This customer ordered his car with a roof rack since there is no cargo bed to speak of. With a 78-inch width, the added weight of camping supplies or a small cooler shouldn’t upset the handling too much.


This car uses big Wilwood brakes on all four corners. The calipers have four pistons in the front and four out back. The rotors are thick to dissipate heat. An adjustable brake-pedal assembly is made in-house, and the master cylinder is from Tilton. The entire system works incredibly well. These truly are race-car components that feel great. You can push the brake pedal hard, and the car “whoas” down as expected.

The brake bias is centered very well. There is no parking brake. The pedal assembly raises and lowers in three positions and moves rearward 8 inches for shorter drivers. The seat and steering wheel are also adjustable.

A three-link trailing-arm setup with huge 930 CVs should amount to strength never seen before in a production UTV. Robby Gordon’s Speed car might have a stronger rearend when it gets released.
The carbon fiber dash and aluminum dual-walled floor pan are what you see in trophy trucks and in the Drakart Scorpion. Attention to detail is helping set this car apart from a normal UTV.


Like its namesake, the Scorpion can rip across the desert as well as it can crawl over most anything. The car we drove liked to be driven fast; however, there was torque to lug the machine around slower, and it only stalled if we came to a stop and forgot to push the clutch in. It’s certainly not as capable in the rocks as a CVT-equipped machine, but you can opt for the Rekluse auto-clutch option. This takes away the need for the clutch pedal when stopping, and it will help prevent stalling everywhere. In fact, the owner of the car we drove installed a Rekluse after a few trips with this machine just to make it a little more driver-friendly at slower speeds.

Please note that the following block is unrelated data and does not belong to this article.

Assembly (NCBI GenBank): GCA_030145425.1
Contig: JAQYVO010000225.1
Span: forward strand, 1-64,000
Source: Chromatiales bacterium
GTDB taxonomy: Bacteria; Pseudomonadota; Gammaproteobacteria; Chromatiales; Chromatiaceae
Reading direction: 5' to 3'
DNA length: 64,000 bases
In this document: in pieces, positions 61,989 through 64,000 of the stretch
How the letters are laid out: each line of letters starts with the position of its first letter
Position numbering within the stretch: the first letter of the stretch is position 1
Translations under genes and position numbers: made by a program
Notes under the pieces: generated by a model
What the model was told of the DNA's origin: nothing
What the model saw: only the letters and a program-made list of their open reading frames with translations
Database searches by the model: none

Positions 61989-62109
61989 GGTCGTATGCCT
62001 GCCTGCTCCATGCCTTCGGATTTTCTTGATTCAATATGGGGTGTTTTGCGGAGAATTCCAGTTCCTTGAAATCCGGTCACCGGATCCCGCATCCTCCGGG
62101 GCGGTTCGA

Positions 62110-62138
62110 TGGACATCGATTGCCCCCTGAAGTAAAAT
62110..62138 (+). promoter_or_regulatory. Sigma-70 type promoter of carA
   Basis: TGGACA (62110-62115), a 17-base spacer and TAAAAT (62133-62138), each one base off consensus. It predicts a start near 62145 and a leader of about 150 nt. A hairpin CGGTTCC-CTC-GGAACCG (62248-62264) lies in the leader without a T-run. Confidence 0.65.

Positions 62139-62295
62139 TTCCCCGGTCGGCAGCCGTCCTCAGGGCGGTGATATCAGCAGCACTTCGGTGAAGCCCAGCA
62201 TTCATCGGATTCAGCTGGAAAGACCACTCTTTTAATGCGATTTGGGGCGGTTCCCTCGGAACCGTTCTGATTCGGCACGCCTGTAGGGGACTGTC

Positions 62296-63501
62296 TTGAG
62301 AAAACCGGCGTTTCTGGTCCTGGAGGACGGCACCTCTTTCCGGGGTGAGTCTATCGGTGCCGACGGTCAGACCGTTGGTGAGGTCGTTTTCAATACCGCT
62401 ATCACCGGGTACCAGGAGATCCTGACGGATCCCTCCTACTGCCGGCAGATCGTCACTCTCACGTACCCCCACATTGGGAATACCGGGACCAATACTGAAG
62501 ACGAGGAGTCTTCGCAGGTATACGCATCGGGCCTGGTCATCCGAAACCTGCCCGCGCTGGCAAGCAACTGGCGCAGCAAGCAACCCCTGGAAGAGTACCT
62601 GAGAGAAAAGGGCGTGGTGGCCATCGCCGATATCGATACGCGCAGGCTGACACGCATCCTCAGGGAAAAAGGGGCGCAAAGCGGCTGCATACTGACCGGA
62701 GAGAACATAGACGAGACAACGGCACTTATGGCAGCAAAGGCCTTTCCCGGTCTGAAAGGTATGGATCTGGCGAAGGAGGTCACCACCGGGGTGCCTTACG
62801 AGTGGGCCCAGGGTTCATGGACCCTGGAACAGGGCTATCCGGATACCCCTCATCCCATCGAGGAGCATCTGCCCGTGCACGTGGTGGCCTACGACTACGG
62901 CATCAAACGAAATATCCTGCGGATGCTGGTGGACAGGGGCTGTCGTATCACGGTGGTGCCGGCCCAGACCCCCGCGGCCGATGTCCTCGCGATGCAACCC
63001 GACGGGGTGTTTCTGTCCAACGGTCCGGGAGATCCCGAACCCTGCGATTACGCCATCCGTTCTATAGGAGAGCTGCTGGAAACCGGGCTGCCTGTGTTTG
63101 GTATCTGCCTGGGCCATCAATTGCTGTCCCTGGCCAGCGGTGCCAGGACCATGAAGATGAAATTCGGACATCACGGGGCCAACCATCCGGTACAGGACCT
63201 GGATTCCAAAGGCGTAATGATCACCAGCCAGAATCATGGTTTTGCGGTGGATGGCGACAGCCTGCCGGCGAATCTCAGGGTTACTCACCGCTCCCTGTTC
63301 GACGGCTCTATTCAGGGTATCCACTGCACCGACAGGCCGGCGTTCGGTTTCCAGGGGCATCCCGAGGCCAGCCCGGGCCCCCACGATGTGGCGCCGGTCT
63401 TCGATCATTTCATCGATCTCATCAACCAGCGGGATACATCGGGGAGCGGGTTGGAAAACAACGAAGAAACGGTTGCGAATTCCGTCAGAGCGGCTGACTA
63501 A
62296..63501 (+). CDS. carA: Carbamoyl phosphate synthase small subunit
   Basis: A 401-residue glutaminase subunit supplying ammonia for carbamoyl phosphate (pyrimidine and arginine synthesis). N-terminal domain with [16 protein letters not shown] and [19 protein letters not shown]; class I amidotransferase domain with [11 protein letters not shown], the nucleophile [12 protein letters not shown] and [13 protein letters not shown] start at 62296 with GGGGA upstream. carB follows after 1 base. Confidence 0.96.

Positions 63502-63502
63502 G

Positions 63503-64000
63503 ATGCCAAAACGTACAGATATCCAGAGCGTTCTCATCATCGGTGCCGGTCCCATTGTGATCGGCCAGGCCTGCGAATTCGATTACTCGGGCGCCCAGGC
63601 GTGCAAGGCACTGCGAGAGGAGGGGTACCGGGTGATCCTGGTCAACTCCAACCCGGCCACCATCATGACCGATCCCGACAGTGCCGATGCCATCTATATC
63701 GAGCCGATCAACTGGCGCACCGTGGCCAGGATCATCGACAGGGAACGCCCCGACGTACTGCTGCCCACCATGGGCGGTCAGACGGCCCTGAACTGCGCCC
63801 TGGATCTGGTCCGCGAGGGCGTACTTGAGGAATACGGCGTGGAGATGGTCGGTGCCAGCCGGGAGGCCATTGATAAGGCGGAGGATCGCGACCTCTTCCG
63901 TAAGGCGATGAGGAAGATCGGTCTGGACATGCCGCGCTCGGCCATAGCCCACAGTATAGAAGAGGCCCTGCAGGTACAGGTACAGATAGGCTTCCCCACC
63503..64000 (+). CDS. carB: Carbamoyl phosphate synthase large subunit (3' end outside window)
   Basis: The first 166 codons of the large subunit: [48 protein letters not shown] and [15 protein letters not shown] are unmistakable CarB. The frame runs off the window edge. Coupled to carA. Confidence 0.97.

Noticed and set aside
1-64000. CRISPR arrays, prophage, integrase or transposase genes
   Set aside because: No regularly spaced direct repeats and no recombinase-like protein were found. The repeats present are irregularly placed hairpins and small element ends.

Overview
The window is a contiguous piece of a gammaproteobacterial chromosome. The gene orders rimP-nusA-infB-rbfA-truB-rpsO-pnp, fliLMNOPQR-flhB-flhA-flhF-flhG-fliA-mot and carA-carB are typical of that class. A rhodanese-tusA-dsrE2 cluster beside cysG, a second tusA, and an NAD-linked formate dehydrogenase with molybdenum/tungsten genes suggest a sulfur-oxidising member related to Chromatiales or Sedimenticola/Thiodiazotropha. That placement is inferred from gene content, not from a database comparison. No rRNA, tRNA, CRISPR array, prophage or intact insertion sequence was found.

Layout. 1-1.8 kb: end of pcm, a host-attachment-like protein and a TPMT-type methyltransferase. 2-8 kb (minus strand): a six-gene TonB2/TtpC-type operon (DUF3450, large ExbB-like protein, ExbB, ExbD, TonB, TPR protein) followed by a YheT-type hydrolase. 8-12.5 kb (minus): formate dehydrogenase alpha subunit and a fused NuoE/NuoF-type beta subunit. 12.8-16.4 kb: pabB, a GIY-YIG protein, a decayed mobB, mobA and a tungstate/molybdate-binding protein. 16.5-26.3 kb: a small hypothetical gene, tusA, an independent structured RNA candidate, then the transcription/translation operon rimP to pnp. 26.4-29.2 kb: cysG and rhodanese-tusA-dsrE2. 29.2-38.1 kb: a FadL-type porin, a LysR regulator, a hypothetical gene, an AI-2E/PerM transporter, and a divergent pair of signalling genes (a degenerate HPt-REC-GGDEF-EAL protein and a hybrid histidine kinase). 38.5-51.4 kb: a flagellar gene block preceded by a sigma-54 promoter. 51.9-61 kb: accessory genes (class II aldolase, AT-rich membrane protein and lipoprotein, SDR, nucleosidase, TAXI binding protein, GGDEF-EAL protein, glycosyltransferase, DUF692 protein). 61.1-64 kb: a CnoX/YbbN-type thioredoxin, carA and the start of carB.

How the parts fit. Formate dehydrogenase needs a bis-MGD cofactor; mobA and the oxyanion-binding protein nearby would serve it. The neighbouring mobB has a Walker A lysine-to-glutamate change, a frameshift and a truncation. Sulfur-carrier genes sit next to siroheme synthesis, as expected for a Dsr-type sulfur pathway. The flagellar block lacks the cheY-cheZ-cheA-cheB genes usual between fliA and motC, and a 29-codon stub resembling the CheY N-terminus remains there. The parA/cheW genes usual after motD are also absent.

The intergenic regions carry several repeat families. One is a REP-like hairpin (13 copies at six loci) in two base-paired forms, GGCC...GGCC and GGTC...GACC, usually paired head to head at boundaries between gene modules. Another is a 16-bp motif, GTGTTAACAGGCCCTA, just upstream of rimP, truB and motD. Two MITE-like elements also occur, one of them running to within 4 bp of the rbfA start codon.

The passenger has his own space to hang on and have a good time in. The cockpit is very roomy, even for two big passengers. The tall lever to the left is the sequential shifter, and the shorter one activates 4WD.


The fit and finish are good. It’s not what you would expect in a UTV. There is a carbon fiber dash, and the cockpit has a race-car feel. You sit much lower than in most UTVs, but you can still see over the hood better than you can in a Can-Am X3. It has full gull-wing doors, so entering the car is easy, and when closed, they surround you well. In addition, the car sits nearly 10 inches lower than a RZR, so the center of gravity is lower as well. An aluminum skid plate makes up the floor, and a high-end automotive radiator with a Spal fan is behind the driver’s head. Our test car had an optional spare-tire carrier, large scissor jack and roof rack.

Plush Simpson seats and Crow harnesses make the passenger compartment a luxury space for all-day rides.


This answer is simple. If you are looking for something different, the Drakart is that. It’s fast and super capable in rough terrain. We would say it’s easily better handling in the bumps than an X3 or Turbo S—just not as easy to drive or quick off the line. Plus, with its Elka shocks and chromoly suspension components, you won’t see fading or breaking at the rate you do with some OEM components. Its chromoly suspension pieces, frame and other handmade components are way beefier than most stock UTV parts. So, again, if you are looking for something different and you’ve already learned a normal UTV is not strong enough for you, look at the Drakart. It might be the perfect fit.




Engine type 4-cylinder, DOHC, 4-stroke

Displacement 1340cc

Transmission 6-speed manual

Suspension/wheel travel:

  Front Dual A-arms, 2.5-inch Elka w/ 20”

  Rear Trailing arms, 2.5-inch Elka w/ 20”

Brakes 4-piston hydraulic Wilwood calipers


  Front 32×10-15

  Rear 32×10-15

Overall length/ width/height 132”/78”/64”

(w/o roof rack)

Wheelbase 110”

Claimed weight 1560 lb.

Price $52,000

Contact www.drakart.com, (760) 713-1936

See the new 200 hp 2022 Can-Am X3 here: 200HP 2022 CAN-AM MAVERICK X3 TURBO RR – UTV Action Magazine